The Power of Advertising
In late 1929, the Wall Street stock market crashed. This lead to the Great Depression – the longest, deepest and most widespread economic downturn of the 20th century.
As a result, manufacturing decreased worldwide, leading to high rates of unemployment. This hurt advertising and the number of adverts placed in newspapers and magazines declined. However, people still read papers and bought magazines despite the poor economic situation.
Radio was also a little bit responsible for the decline in print adverts. Radio set ownership was growing each year and fast becoming a very popular form of entertainment. Advertisements were broadcast right into someone’s home, alongside the shows and dramas.
Additionally, the advertisers sponsored popular radio shows and dramas. In fact, the term soap opera originated in the early 1930s from the dramas that were sponsored by the soap manufacturers.
A smooth and youthful complexion was the beauty ideal for women in the 1930s. Subsequently, beauty adverts often dictated to women that to look lovely was your social duty.
Adverts further suggested that without a lovely complexion one would never be able to snag and keep a man. His eyes may wander to someone who did have that desirable youthful glow. In a word, if he left it was all your fault.
Brands occasionally depicted working women in their adverts. This was usually limited to nurses, secretaries, schoolteachers, switchboard operators and the like. Ultimately, working women were seen as inferior to the working man.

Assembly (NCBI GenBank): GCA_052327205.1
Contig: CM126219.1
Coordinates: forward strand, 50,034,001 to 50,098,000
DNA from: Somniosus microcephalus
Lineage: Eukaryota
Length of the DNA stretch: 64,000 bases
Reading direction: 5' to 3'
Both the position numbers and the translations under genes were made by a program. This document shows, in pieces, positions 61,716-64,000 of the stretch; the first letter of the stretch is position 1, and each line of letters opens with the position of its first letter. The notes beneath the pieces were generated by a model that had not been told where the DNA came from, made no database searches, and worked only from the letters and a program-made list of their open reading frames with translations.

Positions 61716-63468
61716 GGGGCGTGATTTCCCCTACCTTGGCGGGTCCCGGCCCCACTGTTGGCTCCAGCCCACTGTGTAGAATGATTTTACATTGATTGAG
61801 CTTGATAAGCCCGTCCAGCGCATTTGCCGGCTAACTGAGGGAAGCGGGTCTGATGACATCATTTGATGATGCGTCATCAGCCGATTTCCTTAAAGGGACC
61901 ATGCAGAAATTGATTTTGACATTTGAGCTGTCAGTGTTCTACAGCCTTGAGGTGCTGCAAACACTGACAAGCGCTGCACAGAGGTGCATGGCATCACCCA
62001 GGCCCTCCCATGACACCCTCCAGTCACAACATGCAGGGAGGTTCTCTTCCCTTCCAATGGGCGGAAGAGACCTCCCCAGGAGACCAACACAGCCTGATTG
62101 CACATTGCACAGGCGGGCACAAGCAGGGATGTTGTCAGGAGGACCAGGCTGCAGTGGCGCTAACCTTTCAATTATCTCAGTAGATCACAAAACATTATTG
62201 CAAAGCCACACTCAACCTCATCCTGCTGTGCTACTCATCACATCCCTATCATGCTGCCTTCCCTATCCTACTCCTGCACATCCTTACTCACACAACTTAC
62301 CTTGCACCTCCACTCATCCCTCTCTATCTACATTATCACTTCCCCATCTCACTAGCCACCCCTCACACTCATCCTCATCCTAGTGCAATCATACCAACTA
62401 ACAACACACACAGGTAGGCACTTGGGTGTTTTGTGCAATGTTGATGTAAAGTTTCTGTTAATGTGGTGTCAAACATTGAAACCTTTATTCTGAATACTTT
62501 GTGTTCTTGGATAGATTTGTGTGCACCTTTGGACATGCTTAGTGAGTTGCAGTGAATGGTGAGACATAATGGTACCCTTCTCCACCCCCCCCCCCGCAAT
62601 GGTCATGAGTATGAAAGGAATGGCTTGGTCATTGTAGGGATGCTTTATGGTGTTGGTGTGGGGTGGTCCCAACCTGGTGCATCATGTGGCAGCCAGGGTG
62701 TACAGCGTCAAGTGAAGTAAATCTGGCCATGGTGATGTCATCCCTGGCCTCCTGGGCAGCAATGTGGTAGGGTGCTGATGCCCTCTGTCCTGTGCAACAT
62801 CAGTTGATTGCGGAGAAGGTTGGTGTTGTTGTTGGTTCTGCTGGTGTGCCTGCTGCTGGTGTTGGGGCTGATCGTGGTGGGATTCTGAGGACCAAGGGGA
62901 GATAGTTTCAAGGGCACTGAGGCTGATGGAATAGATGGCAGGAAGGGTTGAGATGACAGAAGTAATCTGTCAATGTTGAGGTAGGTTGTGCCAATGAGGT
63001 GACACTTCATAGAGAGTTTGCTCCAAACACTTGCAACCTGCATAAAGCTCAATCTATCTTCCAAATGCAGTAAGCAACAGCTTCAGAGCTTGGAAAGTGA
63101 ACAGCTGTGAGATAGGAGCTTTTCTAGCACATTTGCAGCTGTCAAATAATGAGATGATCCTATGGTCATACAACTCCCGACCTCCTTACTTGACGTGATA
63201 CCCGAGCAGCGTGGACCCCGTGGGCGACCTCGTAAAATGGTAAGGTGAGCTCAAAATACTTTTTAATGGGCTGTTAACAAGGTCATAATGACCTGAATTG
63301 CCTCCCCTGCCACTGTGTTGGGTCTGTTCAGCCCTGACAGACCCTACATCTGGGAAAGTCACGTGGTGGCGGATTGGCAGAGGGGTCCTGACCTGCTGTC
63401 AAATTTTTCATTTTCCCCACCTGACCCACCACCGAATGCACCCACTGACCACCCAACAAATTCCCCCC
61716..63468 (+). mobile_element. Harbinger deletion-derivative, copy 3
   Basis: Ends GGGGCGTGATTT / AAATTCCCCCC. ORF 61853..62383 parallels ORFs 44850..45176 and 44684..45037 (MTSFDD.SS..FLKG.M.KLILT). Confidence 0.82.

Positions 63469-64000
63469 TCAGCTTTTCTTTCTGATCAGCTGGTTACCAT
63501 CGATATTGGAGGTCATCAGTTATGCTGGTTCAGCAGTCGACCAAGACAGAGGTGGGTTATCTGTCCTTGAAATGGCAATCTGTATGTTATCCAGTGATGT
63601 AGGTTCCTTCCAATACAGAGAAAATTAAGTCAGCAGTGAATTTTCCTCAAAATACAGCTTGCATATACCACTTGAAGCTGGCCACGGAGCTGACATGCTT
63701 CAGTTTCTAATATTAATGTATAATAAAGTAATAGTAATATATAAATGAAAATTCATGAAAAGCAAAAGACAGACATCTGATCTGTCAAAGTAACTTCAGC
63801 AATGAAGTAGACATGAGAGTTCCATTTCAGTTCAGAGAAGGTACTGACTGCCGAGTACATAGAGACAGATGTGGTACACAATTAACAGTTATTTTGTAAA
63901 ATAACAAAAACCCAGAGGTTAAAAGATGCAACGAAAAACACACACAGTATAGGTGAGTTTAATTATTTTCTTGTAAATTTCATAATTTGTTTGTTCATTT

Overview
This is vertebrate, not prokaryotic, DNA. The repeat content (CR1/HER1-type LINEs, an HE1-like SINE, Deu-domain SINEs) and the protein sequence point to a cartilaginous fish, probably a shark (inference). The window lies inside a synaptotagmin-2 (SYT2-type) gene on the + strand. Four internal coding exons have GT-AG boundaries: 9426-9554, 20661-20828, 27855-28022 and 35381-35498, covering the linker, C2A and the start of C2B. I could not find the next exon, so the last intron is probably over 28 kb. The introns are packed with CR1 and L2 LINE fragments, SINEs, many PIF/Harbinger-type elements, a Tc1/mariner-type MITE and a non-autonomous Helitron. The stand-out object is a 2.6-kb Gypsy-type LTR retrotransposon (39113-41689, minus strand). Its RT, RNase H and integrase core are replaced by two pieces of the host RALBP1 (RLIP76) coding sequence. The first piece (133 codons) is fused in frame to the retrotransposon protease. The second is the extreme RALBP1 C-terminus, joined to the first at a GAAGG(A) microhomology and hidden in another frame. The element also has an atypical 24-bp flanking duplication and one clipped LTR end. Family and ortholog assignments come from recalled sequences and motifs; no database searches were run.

However, a new type of working woman came along – namely, the aviator. She was depicted in all sorts of adverts as strong and capable. This was directly inspired by Amelia Earhart and her trailblazing flights that catapulted her into fame worldwide. Similarly, the air stewardess started to be seen in advertisements.
During World War II (1939-1945), more images of women at work were used in adverts. Wartime meant that women had, once again, taken over the jobs usually done by men. These adverts often applauded a woman’s role in the workplace.
Shaving adverts were a dominant presence in publications and were aimed at “the successful businessman”. They sold the idea that masculinity and success were achieved via a clean-shaven face. Therefore, the use of shaving products, such as razors and aftershave, was paramount to this.
The businessman was seen as the modern consumer and he could afford leisure time. Being outdoors and enjoying the fresh air, sunshine and exercise were considered healthy. In a word, healthy men enjoyed being outdoors.
Advertisers linked masculinity to mental and physical health. A clean-shaven face was the face of success.